By Michael Newberger | email@example.com
Photos by Phillip C Sunkel IV
Our economy is in flames, unemployment across the country is at an average of 9 percent, homes are still foreclosing at an alarming rate, and “Dancing With The Stars” is one of the highest rated shows in the country. The American people have every right to be angry.
One of the largest outpourings of this collective anger, as you’ve probably heard by now, is the Occupy Wall Street movement. Some are hailing it as the catalyst that will finally rein in the corporate system that has run rampant in the post-recession world. Others feel that while it may not have tangible effects on the political system, it’s paramount that the people of the United States at least realize the dire economic straits that have befallen our country. And some people think that adopting the name “Moonstone” is a completely respectable idea, and that the positive vibes caused by bongo drums will exorcise the evils of capitalism.
Last Saturday, I went with some other members of the Gargoyle to Occupy Jacksonville, to see
if the movement had any sort of legs in spreading from the original protests on Wall Street. It was impressive how large the group was. There had to have been at least a couple hundred people gathered, most with hand-made signs and the usual goofballs in costume. I was initially rather impressed with the sheer scope of the protest. As a political cynic I was afraid that it would end up just being a small gathering of the usual: “Lets protest everything and change the system, man.” However, the diversity and size of the crowd showed that the movement had at least gone somewhere legitimate in that it could inspire such a broad array of people.
But unlike colleges and youth basketball teams, diversity is kind of a problem for the movement. Ask anyone heavily supportive of the Occupy protests about the actual “point” of it all, and you’ll most likely be told that the “point” is that there is no defined point. It’s supposed to be a representation of the majority of Americans, and that they’re really tired of getting asked that question.
I heard a variety of answers to the ol’ journalistic stand-by of “why are you here today?” from a variety of people. Some of the stories were, if not inspirational, at least the kind of views that actually lend some credibility to the protest. I met a man who was a legal immigrant, is a “small day trader,” and had to have his wife flown back to Argentina to deliver their son, due to health care costs here.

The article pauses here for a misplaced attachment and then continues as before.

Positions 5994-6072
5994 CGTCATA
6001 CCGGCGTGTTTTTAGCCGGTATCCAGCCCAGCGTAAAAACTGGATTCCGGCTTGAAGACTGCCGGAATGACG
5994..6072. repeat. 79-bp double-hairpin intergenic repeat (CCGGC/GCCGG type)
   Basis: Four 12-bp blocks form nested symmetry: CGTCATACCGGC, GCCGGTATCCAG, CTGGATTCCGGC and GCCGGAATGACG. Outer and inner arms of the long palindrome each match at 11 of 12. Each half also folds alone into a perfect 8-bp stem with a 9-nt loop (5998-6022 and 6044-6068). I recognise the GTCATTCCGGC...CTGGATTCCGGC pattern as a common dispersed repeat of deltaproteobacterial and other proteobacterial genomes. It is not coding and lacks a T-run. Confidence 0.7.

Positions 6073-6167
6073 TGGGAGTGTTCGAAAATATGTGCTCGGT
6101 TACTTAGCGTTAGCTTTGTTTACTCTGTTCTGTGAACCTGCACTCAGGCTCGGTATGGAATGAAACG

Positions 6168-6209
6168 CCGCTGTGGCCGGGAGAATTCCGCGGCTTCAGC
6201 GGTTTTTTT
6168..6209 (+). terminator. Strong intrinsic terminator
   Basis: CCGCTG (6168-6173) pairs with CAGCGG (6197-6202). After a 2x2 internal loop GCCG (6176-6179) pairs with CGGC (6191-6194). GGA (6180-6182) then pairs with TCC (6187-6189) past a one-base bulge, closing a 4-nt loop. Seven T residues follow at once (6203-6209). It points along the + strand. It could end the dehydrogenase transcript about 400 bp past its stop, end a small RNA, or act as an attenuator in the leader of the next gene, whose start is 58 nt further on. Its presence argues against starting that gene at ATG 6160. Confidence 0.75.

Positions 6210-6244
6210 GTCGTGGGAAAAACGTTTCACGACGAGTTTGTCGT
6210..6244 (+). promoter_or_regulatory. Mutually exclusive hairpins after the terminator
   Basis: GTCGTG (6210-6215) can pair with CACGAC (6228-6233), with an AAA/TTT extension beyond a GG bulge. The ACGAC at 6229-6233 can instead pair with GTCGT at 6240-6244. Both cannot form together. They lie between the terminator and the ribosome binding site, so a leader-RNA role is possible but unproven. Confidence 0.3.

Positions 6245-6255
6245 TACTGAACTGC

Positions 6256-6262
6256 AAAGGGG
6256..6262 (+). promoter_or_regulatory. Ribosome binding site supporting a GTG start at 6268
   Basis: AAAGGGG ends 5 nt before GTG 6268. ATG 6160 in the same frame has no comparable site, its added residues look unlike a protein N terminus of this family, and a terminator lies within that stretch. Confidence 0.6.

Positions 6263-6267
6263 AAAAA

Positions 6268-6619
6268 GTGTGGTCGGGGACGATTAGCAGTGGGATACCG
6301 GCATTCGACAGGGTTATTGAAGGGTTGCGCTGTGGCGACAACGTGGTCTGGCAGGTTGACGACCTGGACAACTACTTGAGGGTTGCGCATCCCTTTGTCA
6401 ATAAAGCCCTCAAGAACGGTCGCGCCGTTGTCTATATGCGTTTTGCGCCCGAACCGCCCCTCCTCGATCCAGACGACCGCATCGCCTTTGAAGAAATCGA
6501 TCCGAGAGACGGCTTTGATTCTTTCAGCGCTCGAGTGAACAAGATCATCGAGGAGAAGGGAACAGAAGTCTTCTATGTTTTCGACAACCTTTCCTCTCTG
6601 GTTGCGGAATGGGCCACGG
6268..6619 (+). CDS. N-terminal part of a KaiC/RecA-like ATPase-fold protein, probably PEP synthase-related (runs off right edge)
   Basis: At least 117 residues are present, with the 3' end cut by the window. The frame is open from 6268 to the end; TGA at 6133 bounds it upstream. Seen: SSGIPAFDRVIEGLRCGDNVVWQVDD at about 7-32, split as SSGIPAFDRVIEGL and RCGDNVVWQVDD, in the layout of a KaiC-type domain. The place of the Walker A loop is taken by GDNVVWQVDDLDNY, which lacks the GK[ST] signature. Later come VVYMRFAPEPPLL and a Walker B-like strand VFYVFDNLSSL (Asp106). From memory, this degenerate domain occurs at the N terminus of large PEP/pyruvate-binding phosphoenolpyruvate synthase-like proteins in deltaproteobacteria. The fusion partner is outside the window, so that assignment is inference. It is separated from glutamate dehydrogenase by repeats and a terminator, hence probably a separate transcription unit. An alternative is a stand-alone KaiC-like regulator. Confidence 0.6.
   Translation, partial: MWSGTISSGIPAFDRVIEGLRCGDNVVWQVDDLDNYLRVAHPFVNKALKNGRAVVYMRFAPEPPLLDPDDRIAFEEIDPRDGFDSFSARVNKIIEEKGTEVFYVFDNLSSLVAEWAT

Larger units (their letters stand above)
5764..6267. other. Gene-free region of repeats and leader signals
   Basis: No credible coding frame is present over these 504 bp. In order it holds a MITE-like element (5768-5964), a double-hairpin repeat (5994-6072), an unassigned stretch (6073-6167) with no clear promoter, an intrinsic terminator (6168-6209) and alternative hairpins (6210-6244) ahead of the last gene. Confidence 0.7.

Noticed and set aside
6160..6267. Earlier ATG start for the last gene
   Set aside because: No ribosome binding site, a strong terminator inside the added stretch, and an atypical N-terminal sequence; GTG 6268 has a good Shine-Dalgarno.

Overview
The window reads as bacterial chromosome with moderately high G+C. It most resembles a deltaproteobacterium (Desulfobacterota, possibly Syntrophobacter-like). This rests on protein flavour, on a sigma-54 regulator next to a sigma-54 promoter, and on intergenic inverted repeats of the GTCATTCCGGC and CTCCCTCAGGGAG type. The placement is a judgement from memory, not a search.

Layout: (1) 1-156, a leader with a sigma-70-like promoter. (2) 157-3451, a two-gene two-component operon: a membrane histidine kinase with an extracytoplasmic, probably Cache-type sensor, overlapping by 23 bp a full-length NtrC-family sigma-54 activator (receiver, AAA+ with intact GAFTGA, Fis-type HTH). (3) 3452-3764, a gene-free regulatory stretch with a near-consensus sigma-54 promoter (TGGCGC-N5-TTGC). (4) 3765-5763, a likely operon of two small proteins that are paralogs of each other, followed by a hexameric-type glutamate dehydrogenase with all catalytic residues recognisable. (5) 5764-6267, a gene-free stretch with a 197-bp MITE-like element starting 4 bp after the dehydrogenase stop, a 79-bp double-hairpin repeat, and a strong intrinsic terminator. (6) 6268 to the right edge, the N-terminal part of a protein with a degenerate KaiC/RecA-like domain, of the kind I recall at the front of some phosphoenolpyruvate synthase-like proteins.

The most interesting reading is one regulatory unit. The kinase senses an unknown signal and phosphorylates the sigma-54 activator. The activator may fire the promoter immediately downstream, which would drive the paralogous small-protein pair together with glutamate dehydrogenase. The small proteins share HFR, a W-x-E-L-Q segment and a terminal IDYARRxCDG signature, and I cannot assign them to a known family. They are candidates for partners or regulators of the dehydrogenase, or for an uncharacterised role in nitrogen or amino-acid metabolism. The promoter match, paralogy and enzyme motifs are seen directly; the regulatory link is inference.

Rev. Craig Mears was there in support of the 99 percent (the rallying cry of the underclass adopted by the movement.) Mears said that the biblical idea of helping the poor was one of the most important tenets of Christianity and had been overlooked. What struck me the most out of anything said that day was that it’s not just all Wall Street’s fault. That the current culture of greed in all Americans was a principle factor in the hard times that we, as a nation, face. It’s easy to point a finger at Wall Street for perpetuating the bad loans for houses no one in their right mind could afford, but the people who took them are also to blame. While they didn’t take billions of dollars in bailout money, it took two to tango.
What I realized most of all is that the biggest problem with the protests wasn’t the messages themselves, but the lack of organization. While it’s impressive that such a group can organize so many people, it still needs some more, well, organization. The Occupy movement has been increasingly called “the Democratic version of the Tea Party.” But the Tea Party was able to take their angry, loosely knit shout-y people and turn them into a well-funded machine that even voted in its own congressman (for better or for worse, O.K., pretty much for the worst).
The Tea Party rally I attended a year ago had a set stage, planned speakers, and disconcertingly, a raffle for a gun. While I felt like there was a much, much lower chance of being shot at the Occupy movement, the day boiled down to standing and chanting with each other, then marching through downtown.
Downtown Jacksonville consists of some bank buildings that no one works at on the weekends and your stereotypical chain restaurants like Starbucks and Chipotle. So, basically, the only other people were some slightly-amused cops and some families eating burritos. And we yelled at them about corporate corruption. Stickin’ it to the man!
I think this movement has a lot of good points that need to be addressed. There’s hope for their message, but it’s becoming time for more than just clever signs and catchy chants.